P. S. Amy Smart was topless for a while, so maybe Road Trip contributed two good things.

360. The Emperor's New Groove (Directed by Mark Dindal)

This one's somewhat milestoney. Lilo and Stitch and Emperor's New Groove, from 2002 and 2000 respectively, are the last animated Disney films I both liked or watched. Atlantis fell between the two, and I didn't care for it. Following 2002 there hasn't been a single Disney cartoon to interest me without the partnership of Pixar to sweeten the deal. I wonder if some terrible accident happened at the production studios making everyone forget how to tell good stories, or if it was a conscious decision. It has nothing to do with a growing age gap either, because I'm just as excited for, say, the new Pixar movie as I am the next Coen brothers movie. Okay, not as excited, but I have no children's movie distaste. 

The message is this: Emperor's New Groove was a Disney movie I could still be excited for, and enjoy watching. It took the art design in an interesting new direction they haven't returned to. For a story about a shepherd taking care of a prince-turned-llama it had surprising poignancy. David Spade as a llama made me sad. How could something so goofy be so touching? John Goodman has such great chemistry with Spade, too. And there were awesome action sequences. And Patrick Warburton voices a character. This is a nostalgia rush. 

If I could go up to Grandfather Disney and convince him to make movies the old fashioned way, the way they made them when I was a whipper snapper, I would. Right now. To think of how happy Emperor's New Groove made me, and how only one Disney movie after has surpassed that happiness fills me with a dull bitter rage. Better move on to the next movie.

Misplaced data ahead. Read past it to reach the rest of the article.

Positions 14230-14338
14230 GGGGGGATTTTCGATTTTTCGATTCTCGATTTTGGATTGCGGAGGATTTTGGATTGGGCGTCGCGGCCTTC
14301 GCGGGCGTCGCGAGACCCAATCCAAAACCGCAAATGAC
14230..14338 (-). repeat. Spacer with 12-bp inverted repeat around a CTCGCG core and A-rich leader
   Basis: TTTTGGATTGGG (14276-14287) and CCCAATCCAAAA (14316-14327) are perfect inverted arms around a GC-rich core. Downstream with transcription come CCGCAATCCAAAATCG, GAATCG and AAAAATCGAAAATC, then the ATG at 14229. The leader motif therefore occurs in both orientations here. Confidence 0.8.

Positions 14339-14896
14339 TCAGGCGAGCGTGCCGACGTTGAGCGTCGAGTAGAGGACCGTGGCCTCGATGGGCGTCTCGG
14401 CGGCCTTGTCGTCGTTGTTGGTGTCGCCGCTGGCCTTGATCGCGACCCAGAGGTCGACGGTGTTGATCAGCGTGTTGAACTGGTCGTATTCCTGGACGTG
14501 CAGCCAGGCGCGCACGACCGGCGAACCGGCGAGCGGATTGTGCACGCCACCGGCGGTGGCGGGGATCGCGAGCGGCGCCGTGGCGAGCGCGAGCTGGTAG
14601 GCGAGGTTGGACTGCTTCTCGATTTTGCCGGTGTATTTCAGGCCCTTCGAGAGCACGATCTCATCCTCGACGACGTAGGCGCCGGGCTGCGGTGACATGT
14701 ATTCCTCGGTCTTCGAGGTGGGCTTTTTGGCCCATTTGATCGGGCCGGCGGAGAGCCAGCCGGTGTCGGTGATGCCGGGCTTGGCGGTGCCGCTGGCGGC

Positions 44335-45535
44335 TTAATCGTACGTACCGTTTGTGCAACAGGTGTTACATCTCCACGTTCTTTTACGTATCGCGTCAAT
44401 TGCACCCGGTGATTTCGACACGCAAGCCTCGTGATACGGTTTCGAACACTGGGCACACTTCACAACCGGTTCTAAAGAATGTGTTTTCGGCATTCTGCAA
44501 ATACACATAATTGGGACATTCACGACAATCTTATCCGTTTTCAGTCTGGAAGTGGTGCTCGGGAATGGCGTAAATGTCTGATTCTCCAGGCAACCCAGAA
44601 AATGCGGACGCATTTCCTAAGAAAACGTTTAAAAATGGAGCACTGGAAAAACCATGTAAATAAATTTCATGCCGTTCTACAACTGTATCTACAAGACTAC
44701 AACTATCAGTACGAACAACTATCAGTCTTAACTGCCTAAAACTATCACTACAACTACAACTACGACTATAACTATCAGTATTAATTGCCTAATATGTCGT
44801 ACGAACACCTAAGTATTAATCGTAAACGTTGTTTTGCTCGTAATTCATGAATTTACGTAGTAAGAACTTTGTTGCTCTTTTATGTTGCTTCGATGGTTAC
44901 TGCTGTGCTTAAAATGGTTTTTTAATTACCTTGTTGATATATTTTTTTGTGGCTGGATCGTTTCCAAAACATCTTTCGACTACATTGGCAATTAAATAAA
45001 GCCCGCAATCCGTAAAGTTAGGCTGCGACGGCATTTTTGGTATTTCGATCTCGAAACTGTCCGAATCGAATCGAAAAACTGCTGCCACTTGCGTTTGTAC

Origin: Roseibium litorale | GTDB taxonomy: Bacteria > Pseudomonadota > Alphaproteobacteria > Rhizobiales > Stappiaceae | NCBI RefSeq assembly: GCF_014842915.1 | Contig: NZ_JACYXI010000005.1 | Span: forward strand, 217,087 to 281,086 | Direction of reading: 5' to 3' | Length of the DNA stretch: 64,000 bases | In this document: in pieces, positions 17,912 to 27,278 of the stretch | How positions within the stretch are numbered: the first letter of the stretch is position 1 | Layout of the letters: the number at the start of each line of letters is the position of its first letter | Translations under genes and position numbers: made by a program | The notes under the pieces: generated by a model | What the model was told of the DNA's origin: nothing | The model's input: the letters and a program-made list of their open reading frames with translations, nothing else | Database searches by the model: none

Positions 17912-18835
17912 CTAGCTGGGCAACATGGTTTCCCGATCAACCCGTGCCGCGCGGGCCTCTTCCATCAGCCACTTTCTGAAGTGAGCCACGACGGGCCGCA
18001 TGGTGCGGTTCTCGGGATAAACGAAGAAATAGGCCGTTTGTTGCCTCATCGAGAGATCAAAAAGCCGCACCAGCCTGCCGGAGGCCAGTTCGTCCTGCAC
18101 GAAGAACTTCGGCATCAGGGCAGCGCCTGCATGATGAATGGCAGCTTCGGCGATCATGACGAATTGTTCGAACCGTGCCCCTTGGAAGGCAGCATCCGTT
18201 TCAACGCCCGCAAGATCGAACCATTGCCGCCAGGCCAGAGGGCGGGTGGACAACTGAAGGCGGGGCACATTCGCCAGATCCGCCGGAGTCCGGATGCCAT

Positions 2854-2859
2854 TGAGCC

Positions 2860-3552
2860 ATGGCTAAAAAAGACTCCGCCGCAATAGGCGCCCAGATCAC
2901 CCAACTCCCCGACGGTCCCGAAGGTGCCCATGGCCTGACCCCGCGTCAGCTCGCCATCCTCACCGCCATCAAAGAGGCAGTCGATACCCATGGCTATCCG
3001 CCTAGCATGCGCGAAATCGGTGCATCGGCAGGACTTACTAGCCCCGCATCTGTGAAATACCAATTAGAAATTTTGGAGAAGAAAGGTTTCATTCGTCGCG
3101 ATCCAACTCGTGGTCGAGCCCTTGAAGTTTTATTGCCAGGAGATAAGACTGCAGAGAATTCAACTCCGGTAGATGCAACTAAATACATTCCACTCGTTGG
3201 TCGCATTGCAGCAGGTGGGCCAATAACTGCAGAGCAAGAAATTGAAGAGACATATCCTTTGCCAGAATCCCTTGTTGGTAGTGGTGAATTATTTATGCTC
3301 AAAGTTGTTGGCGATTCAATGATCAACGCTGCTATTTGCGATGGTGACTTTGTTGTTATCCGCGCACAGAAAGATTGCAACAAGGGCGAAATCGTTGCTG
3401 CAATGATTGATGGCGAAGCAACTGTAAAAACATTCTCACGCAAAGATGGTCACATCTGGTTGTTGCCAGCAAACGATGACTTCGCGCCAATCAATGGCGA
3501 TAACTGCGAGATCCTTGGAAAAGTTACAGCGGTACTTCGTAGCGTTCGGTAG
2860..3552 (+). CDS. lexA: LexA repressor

380. Pokemon: The First Movie (Directed by Kunihiko Yuyama)

The Pokemon movie?! Come on! 

This movie is straight up weird. As a fan of the show I was looking for more of the same, not a dark story about mistreated, forgotten super villain monsters tricking a bunch of teens into fighting for their lives on a spooky island. The tone is eerily different from the show. Many Pokemon are seriously injured in the movie. Like, permanently.

I got a free legendary bird card out of it, but even that was kind of a rip-off. Zapdos? I've never cared for Zapdos. Or Moltres. Articuno is the only bird I even liked. I'm kind of impressed with myself for remembering all of this. Unrightfully, probably, since I was a Pokemon junkie for a hefty chunk of my life. Collecting Pokemon was more of a job than a hobby. I invested years to Pokemon, and I'm repaid by leaving the theater feeling kind of violated? I'm not exaggerating. I felt depressed and unsafe walking out of that showing. They really pulled a fast one on me.

It's looking like beloved children's shows aren't doing a great job making the leap to the big screen. Will my review of Digimon: The Movie prove otherwise? Perhaps The Rugrats Movie was a pleasant experience? Find out in the coming installments. All 200+ of them.